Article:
ONE major destination in our three-province romp across the Bicol region (the others are Albay and Camarines Norte) is the province of Sorsogon, known for its whale shark (butanding) sightseeing tours. Event organizer Bernard Supetran and I just had a taste of some of Camarines Norte’s beautiful white-sand islands but in Sorsogon, we were in for other kinds of water fun—dipping in a therapeutic hot spring, hiking to a waterfall and kayaking a placid lake. From Bacacay (Albay), we were driven to the Sorsogon town of Irosin which sits at the foot of the still active Mount Bulusan.
The town has a number of cold and hot springs and, fittingly, after a tiring but fulfilling day, we were to savor the curative hot waters in Barangay Monbon. At Irosin, we stayed at the Nature Spring Resort & Inn, owned and managed by Reojun Y. Gabito and opened in May 2007. Here, Jerelle J. Marquez, the town’s Municipal Information Officer, was already waiting for us.
After dinner, we were checked in at one of the resort’s air-conditioned cottages with cable TV plus a sky-lit bathroom with a unique private mini-pool. The mini-pool in the bathroom can wait (we tried it the next day) as outside were three steaming, free-form swimming pools of different sizes and depths (one exclusively for children). In the beginning, it was quite hot when I immersed myself but I eventually got used to it. The clear, naturally heated waters here, said to have sulfuric healing properties, were relaxing and soothing to the nerves, working wonders on our aching muscles and tired body.
The next day, after our courtesy call on Irosin Mayor Eduardo E. Ong Jr., Bernard and I were driven, along the Maharlika Highway, to the junction to Bulusan Volcano Natural Park (BVNP) where a 2 kilometer-long partially paved side road brought us to Lake Bulusan in Barangay San Roque. Lake Bulusan, a small, round crater lake known as the “Switzerland of the Orient” due to its lovely scenery, is located at an elevation of 635 meter (2,084 ffeet) on the southeast flank of Bulusan Volcano and is believed to have been formed by tectonic damming.
Here, we met up and interviewed, over a cup of local brewed coffee and pili snacks, environment activist Philip G. Bartilet, the president of Aggrupation for Advocates for Environmental Protection (Agap)-Bulusan Inc. and the Municipal Tourism Officer of Bulusan.
Agap-Bulusan works hand-in-hand with the United Nations Development Program (UNDP) to protect and conserve biodiversity of the BVNP through Project PRESERVE (Participate Reforestation with Ecological Support, Education and Research to Validate the Ecosystems), which was launched in Lake Bulusan in October 2011. The Department of Tourism has declared the town of Bulusan as a Tourist Zone due to the fact that it has the biggest share of the BVNP in terms of land area, 43 percent or 1,580.20 out of 3,673.30 hectares. Six of the town’s barangays are located within the national park and all are ingress and egress points to this protected area.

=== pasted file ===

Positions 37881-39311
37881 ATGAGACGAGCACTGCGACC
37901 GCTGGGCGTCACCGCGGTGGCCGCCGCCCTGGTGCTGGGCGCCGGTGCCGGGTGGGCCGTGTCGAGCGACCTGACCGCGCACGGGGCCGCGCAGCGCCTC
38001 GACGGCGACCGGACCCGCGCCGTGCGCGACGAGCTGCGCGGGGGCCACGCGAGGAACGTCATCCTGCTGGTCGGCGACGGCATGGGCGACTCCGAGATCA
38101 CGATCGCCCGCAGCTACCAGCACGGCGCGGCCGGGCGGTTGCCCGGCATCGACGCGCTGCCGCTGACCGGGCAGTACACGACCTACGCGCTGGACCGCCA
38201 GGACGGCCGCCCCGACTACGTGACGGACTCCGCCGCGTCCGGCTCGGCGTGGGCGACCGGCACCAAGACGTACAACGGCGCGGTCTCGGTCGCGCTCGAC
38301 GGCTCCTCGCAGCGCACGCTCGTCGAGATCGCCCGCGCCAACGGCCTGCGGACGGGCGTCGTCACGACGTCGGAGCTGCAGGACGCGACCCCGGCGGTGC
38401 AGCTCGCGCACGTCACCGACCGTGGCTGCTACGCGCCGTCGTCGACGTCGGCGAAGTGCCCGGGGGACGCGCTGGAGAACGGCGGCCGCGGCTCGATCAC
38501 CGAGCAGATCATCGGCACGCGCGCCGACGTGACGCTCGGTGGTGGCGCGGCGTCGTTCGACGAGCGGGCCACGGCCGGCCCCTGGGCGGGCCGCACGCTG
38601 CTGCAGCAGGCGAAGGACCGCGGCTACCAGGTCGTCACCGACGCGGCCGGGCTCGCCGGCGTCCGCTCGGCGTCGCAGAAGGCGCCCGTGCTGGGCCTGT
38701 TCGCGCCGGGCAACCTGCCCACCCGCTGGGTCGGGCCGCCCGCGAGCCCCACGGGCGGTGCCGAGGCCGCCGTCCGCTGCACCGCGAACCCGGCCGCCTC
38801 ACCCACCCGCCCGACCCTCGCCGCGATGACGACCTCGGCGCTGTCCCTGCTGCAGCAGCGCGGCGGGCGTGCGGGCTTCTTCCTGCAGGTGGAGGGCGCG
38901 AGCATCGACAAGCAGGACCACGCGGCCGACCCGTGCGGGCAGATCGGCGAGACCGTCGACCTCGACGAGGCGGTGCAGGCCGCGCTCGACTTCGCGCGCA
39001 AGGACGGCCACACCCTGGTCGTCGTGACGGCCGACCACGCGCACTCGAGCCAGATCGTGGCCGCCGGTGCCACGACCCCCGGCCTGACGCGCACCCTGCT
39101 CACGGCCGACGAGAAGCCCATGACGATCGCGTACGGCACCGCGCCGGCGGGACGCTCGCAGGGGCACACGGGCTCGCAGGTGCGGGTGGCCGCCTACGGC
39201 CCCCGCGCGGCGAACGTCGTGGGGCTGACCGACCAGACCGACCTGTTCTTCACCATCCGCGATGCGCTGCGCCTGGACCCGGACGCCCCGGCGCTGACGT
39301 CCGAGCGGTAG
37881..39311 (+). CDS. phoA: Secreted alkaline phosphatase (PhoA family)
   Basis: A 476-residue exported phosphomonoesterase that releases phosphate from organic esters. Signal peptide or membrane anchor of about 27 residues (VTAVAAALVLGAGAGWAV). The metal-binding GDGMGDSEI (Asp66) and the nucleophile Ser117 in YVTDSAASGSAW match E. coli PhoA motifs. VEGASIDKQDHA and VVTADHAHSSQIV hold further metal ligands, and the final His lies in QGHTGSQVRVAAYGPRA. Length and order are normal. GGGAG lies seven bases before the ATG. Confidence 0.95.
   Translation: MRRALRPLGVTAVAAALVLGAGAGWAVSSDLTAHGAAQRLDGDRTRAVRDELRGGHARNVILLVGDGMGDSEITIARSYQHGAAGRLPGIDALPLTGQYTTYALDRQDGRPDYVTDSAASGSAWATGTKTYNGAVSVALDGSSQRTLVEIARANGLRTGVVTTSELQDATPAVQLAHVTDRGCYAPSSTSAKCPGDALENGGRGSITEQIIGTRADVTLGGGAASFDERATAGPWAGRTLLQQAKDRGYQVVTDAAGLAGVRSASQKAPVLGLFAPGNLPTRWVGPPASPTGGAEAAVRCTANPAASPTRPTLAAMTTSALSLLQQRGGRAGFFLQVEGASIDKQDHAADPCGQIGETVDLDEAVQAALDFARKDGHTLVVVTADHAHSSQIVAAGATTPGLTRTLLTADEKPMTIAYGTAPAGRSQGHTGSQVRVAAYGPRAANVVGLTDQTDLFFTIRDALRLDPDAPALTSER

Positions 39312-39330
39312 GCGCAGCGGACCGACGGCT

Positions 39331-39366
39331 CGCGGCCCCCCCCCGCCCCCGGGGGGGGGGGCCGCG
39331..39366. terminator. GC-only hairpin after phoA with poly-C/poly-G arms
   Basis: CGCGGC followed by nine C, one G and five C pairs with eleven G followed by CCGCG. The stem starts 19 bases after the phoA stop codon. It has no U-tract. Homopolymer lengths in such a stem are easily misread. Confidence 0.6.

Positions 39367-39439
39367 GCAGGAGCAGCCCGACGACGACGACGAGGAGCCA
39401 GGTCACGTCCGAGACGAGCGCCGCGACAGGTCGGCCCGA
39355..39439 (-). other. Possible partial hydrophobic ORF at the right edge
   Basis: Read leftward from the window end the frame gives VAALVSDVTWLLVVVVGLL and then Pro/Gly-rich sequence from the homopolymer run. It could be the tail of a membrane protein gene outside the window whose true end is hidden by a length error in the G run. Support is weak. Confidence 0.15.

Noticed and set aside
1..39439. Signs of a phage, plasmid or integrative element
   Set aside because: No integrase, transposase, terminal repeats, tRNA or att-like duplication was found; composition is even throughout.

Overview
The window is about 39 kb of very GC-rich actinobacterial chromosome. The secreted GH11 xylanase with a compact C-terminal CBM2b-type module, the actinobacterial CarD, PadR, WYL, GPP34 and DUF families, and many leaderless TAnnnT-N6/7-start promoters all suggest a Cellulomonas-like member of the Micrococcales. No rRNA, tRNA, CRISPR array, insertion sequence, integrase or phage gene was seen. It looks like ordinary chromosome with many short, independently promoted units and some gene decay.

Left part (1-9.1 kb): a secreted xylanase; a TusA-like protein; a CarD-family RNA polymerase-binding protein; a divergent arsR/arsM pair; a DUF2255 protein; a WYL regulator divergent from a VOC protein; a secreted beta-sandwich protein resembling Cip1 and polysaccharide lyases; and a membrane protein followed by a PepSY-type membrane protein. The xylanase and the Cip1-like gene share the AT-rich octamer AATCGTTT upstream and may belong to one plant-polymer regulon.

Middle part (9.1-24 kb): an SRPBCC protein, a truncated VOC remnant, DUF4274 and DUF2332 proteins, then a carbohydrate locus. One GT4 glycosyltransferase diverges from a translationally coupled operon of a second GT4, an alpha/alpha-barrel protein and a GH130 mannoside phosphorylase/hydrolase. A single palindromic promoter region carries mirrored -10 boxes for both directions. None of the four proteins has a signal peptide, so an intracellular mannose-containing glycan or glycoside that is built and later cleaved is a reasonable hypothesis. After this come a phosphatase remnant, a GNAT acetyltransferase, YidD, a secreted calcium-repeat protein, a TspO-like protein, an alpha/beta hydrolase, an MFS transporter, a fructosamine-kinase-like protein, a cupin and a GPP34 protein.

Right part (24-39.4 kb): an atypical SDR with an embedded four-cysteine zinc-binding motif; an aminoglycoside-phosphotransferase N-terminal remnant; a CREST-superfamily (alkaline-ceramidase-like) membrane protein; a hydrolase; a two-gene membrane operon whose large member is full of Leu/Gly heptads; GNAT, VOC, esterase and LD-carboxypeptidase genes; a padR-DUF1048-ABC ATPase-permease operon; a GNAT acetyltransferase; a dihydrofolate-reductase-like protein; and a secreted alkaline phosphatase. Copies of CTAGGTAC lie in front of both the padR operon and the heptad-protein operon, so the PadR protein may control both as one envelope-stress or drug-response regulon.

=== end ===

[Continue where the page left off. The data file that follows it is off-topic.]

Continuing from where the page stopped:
After the interview, Philip accompanied us to the municipal hall where we had lunch with Mayor Michael G. Guysayco. After lunch, Philip then joined us as we toured Punta Diamante, the Spanish-era muralla (stone fort) that encloses the church complex of Saint James the Greater. Facing the sea, it has a base shaped as like diamond (with eight sides). The church’s belfry is the largest of the five watchtowers dotting the historical complex. We also dropped by the town’s beige sand Dancalan Beach.
Too bad we had no time for a swim. From the town proper, we proceeded on our way back to Lake Bulusan for some kayaking. Along the way, we decided to drop by Bayugin Falls in Barangay San Francisco, a popular swimming and picnic site. The falls is just a 500 meter hike from the road. The trail, along hard-packed mud, was relatively flat half of the way. Along the way, we crossed a wooden footbridge over a very narrow, steep-sided creek which, according to Philip, is a possible quake fault line. Past the bridge, the trail eventually became steeper as we went down steps carved along the hillside. After 20 minutes, the sound of onrushing waters heralded our arrival at the falls. The falls, surrounded by a thick, mossy forest, is the source of the Bayugin River which eventually joins the Paghasaan River as it flows into the Bulusan River. The ascent, on our return, though short, was just as tiring. Back in our vehicle, we continued on our way to Lake Bulusan.
Upon arrival at Lake Bulusan, we all donned life jackets and were each assigned a tandem kayak. Once on our kayaks, we started paddling along the lake’s 2,006 m long perimeter, admiring the lake’s calm, emerald green waters and the park’s impressive and lush old growth forest of dipterocarp trees and endemic species of plants. Overhead, a soaring eagle kept us company. Truly a postcard-pretty sight. It was already dusk when we returned to shore and, after a merienda of maruya, brewed coffee and soft drinks, said goodbye to our gracious hosts, returned to our vehicle and continued on our way to Sorsogon City where we stayed overnight at a suite room at the Class “A” Villa Isabel Hotel & Resort.
Original article is published on 9t of July, 2012.